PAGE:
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New greenhouse cultivates learning at Pinnacle Academy

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  • | 4:00 a.m. September 14, 2011
"I planted squashes," said Cody Pooler, 11. "It was fun. You poked holes and planted."
"I planted squashes," said Cody Pooler, 11. "It was fun. You poked holes and planted."
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LAKEWOOD RANCH — As students of Pinnacle Academy scurried around with bags of dirt, hand shovels and other gardening equipment, they showed no hesitation about digging in — literally — to their newest project.

“I like it; I like feeling the soil,” 13-year-old Evan Kornblum said of his first time gardening. “I’m pretty sure (keeping it up) will be a lot of work.”

On Sept. 10, students in Melissa Mendiola’s class on got their first hands-on lesson in gardening at the school’s newest addition — a greenhouse. Under the direction of Pinnacle parent Patricia McKeithen, owner of McKeithen Growers tree farm, and her friend, Deb Lynch, students learned how to prepare soil, plant seeds and plants and other basics of gardening.

“It’s important for the kids to understand a love of the earth,” McKeithen said.

Pinnacle Academy is a private school for children with autism and related special needs. Founder and Director Dr. Kristina Ordetx said researchers still do not know the cause of autism and related conditions and why they are increasing but noted environmental toxins are one potential cause. To help protect children from exposure to chemicals, the school garden will use natural treatments for warding off harmful insects and for feeding plants.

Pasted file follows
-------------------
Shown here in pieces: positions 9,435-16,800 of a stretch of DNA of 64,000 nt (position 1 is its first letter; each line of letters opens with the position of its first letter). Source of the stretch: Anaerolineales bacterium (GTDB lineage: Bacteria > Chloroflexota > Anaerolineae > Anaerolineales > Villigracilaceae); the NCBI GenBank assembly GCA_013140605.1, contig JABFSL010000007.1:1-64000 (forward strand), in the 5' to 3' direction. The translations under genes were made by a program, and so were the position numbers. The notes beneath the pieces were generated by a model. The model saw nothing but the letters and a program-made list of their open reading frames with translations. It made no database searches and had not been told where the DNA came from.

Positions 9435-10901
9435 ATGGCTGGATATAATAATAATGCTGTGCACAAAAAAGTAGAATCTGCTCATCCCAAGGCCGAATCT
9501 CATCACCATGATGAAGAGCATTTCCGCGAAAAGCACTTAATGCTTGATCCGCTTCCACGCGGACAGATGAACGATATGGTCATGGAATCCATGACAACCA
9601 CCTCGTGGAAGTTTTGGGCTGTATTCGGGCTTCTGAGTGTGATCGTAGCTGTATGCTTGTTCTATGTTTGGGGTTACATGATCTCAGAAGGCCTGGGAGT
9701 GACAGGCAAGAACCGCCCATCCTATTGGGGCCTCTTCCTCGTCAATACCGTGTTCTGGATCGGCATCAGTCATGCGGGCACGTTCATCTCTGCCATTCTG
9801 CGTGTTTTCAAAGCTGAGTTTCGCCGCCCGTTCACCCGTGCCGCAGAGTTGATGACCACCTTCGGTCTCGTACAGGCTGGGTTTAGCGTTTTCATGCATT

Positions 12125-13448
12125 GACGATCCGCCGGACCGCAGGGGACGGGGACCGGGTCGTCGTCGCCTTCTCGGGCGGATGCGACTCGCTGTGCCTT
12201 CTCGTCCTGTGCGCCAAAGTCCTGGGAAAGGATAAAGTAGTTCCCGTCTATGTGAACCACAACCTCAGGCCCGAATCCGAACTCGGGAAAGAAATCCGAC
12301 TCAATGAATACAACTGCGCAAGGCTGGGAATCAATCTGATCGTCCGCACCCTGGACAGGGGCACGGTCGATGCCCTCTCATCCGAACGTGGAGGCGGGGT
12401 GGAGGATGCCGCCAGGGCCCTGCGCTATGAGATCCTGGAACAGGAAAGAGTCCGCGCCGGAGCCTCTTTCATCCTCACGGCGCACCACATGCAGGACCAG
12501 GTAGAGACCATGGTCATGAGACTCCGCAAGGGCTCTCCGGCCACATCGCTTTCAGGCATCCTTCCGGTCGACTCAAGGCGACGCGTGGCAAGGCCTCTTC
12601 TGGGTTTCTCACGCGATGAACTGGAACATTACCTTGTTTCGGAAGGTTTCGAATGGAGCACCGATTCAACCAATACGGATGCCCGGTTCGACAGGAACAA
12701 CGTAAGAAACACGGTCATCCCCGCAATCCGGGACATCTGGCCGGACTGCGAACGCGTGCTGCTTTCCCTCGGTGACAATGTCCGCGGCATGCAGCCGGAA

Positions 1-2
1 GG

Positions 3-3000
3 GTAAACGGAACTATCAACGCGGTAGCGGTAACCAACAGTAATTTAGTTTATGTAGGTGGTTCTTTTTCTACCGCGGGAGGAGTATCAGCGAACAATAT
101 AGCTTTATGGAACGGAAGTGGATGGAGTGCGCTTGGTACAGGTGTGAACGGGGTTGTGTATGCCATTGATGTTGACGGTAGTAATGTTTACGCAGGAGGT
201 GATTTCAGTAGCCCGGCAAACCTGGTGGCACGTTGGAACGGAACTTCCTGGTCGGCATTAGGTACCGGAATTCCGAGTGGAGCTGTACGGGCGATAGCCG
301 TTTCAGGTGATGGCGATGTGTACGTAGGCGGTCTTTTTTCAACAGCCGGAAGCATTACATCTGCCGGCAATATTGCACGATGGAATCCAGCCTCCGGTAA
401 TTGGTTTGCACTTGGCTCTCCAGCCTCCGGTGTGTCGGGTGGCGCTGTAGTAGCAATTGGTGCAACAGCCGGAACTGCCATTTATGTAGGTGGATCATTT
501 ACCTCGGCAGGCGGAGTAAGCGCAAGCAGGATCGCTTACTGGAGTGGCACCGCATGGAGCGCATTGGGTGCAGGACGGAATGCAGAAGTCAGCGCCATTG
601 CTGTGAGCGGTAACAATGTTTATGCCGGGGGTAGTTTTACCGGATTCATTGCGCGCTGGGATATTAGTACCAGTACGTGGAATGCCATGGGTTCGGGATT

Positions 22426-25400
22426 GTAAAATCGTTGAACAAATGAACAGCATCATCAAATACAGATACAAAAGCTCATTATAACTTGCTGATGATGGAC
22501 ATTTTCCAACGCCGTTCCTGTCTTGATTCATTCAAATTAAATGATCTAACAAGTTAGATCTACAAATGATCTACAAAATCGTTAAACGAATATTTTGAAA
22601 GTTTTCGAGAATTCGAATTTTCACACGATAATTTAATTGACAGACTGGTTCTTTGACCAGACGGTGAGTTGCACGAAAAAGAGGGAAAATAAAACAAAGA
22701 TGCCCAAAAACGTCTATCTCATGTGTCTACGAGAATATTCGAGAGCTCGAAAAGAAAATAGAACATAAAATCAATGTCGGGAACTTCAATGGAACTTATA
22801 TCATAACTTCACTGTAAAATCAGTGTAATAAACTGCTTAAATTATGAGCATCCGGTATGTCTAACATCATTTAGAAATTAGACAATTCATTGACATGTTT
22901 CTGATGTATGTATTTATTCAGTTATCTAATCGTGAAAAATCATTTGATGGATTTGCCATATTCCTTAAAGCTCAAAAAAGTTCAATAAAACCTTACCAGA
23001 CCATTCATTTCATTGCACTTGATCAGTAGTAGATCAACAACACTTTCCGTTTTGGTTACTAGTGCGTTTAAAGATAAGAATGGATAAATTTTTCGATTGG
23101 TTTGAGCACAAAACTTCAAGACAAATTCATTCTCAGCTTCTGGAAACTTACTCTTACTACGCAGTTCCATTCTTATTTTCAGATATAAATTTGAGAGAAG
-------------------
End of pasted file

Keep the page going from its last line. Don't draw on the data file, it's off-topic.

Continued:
Ordetx said her son saw tremendous improvement after he switched to an organic-only diet, in which plants are not exposed to chemicals.

In addition to their gardening duties, Pinnacle students will be researching concepts such as composting and natural pest-control options, which they will put into practice throughout the school year.

Additionally, having the students tend their own garden not only will teach them about caring for the land, but also it will help them overcome sensory and relational issues while encouraging them to eat more healthily, Ordetx said.

Ordetx said Pinnacle has wanted to start a greenhouse for about two years. After meeting with Rex Jensen, president and CEO of Schroeder-Manatee Ranch, and Mac Carraway, president of its subsidiary, SMR Farms, Ordetx’s dream soon was fulfilled. A crew from SMR Farms came out to the school at the beginning of summer to install a greenhouse for the school.

Ordetx said children at Pinnacle are working on a mosaic plaque stone, which they will dedicate later this month to SMR Farms for its support.

Contact Pam Eubanks at [email protected].


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